Cost of ownership? You SAVE money on gas.



That's why they have an "Auto Stop" readout on the tachometer. ;)
The Batteries are not cheap and from what I had read about a lot of the hybrids on the market, the batteries were good for around 60,000 miles and cost thousands to replace. So the hybrid may save some gas, but will never workout to a payback at any point that I can tell. I don't think the Hybrid would have ever taken off like the EB has for Ford marketing or not. Me, I have 0 intrust in ever owning a Hybrid truck, as far as I am concerned the option could be free and I would not have it.

I also think your kidding yourself if you think 50% of the market would ever bought the quadrasteer regardless of marketing or configuration.

If memory serves Ford was still outselling Chevy even in the GMT400 era. The biggest contributor to the explosion of pickup and suv ownership had a lot more to do with the EPA killing large powerful comfortable cars rather then something that can be pined to one particular truck model or truck brand.

3rd doors were not that big of a deal, GM rolled theres out in 97 or 98 cant remeber when Ford did theres for sure but I was thinking it was around the same time they launched there new 97 body style. GM I for some reason thought followed Ford on that one.
 

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Plus, those battery packs aren't filled with edible cream filling. Essentially we have mini-nuclear power pants running around in our cars and trucks.

Look, there is only so far you can push an internal combustion engine. You aren't going to get far beyond 40mpg in ANY car without the assistance of other energy. In other words, why spend so much tech and resources to saving a gallon or two, when you could just put turbos in the V8's and get better mileage. Look at the new diesels... more power, MUCH more power, and improved gas mileage. It's either electric, or its gasoline/diesel powered. Combining the two is just a waste.
 

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Enter Jeep Wrangler and Dodge Power Wagon.
I've seen that new Power wagon commercial several times now. That thing is fantastic! Cool commercial too. That's how my SD gets used as well. I don't recall Ford ever having an offroad/trail type commercial like that. Nor Chevy for that matter. Here it is for those who haven't seen it. I wouldn't trade my SD for one (not really a Dodge guy) but it's cool nonetheless.

And those new Chevy frames are still pretty low. I crawled under one on Saturday. No way I could slide all the way across underneath. My Super Duty I can easily. A little kid could hide out underneath there in a good game of hide and seek. Tons of room.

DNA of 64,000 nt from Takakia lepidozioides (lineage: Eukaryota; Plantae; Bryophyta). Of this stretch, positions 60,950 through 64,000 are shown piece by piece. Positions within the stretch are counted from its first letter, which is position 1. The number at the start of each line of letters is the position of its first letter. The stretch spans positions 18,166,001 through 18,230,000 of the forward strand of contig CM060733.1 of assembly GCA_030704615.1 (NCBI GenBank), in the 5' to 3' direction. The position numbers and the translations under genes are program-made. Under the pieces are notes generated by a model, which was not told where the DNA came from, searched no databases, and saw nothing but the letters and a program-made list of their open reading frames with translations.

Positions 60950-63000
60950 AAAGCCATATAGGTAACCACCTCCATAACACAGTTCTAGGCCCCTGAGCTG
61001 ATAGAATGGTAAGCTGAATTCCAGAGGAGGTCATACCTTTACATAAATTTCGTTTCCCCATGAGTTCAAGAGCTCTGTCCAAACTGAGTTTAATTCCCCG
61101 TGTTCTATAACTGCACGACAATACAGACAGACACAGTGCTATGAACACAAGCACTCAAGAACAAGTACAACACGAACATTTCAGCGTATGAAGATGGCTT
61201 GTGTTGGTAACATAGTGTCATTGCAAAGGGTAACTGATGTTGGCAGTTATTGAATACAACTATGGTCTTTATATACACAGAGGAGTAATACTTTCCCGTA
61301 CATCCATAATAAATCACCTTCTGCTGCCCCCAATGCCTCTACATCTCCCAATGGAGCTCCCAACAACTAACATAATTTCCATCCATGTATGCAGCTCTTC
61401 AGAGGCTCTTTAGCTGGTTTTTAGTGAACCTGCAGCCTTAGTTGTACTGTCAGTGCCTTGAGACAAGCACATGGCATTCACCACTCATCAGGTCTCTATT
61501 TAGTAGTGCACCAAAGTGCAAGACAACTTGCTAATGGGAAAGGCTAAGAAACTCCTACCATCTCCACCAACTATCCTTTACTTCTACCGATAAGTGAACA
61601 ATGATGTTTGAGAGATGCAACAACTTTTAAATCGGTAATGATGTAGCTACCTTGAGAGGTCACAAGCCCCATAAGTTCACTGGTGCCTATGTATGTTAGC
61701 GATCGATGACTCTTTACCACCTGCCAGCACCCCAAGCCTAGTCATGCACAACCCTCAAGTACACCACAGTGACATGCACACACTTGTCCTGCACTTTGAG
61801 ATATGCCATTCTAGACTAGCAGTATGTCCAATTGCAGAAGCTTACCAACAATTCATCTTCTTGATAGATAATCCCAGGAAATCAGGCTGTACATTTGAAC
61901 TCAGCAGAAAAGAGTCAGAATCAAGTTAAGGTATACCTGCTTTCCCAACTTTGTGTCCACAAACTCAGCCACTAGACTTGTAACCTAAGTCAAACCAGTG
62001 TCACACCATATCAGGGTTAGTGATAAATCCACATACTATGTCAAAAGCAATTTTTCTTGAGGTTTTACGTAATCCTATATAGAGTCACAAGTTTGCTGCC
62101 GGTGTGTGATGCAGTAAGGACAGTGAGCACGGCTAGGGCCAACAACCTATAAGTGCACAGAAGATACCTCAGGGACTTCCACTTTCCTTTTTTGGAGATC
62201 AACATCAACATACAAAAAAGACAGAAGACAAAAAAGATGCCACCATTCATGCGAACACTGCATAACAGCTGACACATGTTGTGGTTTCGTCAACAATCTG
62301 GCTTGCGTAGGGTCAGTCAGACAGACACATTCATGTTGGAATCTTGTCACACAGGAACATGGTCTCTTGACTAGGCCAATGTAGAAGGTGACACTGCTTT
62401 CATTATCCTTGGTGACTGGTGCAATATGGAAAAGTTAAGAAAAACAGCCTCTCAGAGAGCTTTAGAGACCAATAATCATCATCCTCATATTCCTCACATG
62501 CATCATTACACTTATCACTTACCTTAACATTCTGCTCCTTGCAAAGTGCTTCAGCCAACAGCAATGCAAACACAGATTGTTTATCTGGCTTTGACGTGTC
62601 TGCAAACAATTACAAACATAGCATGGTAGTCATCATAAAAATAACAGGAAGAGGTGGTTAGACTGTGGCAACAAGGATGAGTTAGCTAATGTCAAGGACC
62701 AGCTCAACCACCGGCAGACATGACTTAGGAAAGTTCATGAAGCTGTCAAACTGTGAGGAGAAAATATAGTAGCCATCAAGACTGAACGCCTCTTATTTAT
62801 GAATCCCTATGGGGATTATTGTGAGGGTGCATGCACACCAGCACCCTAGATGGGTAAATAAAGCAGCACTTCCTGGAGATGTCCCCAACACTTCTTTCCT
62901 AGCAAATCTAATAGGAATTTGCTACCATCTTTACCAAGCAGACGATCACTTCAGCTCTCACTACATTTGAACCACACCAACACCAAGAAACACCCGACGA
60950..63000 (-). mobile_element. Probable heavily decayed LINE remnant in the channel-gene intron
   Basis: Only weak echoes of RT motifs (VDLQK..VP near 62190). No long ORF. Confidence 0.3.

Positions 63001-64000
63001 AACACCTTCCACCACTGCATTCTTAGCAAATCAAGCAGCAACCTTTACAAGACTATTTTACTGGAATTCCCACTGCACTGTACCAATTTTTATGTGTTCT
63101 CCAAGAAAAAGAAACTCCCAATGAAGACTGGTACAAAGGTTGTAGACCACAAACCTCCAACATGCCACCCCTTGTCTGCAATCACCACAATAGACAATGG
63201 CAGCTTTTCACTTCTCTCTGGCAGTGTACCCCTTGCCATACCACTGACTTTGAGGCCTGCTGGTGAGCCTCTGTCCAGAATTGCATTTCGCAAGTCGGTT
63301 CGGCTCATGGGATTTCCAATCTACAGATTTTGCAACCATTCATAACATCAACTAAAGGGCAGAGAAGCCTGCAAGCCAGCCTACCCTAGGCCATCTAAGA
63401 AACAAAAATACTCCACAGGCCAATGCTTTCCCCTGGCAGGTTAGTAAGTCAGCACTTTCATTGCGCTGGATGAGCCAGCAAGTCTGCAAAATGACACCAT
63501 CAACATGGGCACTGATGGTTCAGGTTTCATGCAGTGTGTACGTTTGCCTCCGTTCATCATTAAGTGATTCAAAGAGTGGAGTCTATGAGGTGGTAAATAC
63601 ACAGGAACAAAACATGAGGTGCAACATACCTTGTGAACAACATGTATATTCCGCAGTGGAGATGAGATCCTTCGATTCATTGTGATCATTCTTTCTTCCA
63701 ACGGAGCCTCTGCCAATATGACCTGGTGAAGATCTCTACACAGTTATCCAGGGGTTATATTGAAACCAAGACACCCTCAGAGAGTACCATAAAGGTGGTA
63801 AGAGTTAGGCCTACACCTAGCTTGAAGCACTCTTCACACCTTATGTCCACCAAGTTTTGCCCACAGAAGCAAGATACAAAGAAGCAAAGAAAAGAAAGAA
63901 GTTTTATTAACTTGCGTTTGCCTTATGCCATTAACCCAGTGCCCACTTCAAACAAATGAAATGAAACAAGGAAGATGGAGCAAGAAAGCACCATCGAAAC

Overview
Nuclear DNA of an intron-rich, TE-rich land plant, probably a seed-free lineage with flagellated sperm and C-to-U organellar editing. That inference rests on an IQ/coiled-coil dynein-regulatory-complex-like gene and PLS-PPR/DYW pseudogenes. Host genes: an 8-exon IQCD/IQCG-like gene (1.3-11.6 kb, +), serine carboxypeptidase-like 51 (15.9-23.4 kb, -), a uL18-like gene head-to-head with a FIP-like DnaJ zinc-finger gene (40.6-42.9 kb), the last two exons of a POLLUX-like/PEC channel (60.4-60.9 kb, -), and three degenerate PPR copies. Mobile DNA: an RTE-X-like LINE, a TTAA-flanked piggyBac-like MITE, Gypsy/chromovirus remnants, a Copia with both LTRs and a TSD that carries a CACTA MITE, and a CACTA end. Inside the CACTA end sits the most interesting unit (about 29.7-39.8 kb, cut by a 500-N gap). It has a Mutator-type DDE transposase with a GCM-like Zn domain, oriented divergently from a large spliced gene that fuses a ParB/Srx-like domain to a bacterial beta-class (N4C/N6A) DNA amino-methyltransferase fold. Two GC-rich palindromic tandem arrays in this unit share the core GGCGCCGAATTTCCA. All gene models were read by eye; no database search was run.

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The Batteries are not cheap and from what I had read about a lot of the hybrids on the market, the batteries were good for around 60,000 miles and cost thousands to replace. So the hybrid may save some gas, but will never workout to a payback at any point that I can tell. I don't think the Hybrid would have ever taken off like the EB has for Ford marketing or not. Me, I have 0 intrust in ever owning a Hybrid truck, as far as I am concerned the option could be free and I would not have it.
You and DenaliHD66 must be reading from 'The Repulican's Guide To Hybrids'. Hybrid batteries last a LONG time. There are hybrid taxis running around with hundreds of thousands of miles on the original packs.

Example 1

Example 2

I also think your kidding yourself if you think 50% of the market would ever bought the quadrasteer regardless of marketing or configuration.
You're anti-turning radius as well?

If memory serves Ford was still outselling Chevy even in the GMT400 era. The biggest contributor to the explosion of pickup and suv ownership had a lot more to do with the EPA killing large powerful comfortable cars rather then something that can be pined to one particular truck model or truck brand.
Ford has how many model lines of truck? 1

GM has how many? 2

Chevy and GMC combined killed in Ford sales in those days. GM's new truck was better than the aged Ford in pretty much every way, but the Ford was cheaper and sold more to fleet customers while the GM trucks sold more to the public. Ford saw the need for advanced design in pickups and brought the world the '97 F-150. The GMT-400 was a game changer, believe it or not, I don't care.

3rd doors were not that big of a deal, GM rolled theres out in 97 or 98 cant remeber when Ford did theres for sure but I was thinking it was around the same time they launched there new 97 body style. GM I for some reason thought followed Ford on that one.
Trust me, in '96, when GM debuted the third door, it was a big deal. I've got the magazine's, brochures and memories. My cousin even bought a new '96 Chevy 3DR. Ford had to hurry and add it to the new '97 F-150 SupeCab to be competitive and Dodge went a step further with the Quad Cab in '98 so Ford added a fourth door in '99 and GM had a fourth door option in '00. GM was first and obviously it was a game changer.

Plus, those battery packs aren't filled with edible cream filling. Essentially we have mini-nuclear power pants running around in our cars and trucks.

Look, there is only so far you can push an internal combustion engine. You aren't going to get far beyond 40mpg in ANY car without the assistance of other energy. In other words, why spend so much tech and resources to saving a gallon or two, when you could just put turbos in the V8's and get better mileage. Look at the new diesels... more power, MUCH more power, and improved gas mileage. It's either electric, or its gasoline/diesel powered. Combining the two is just a waste.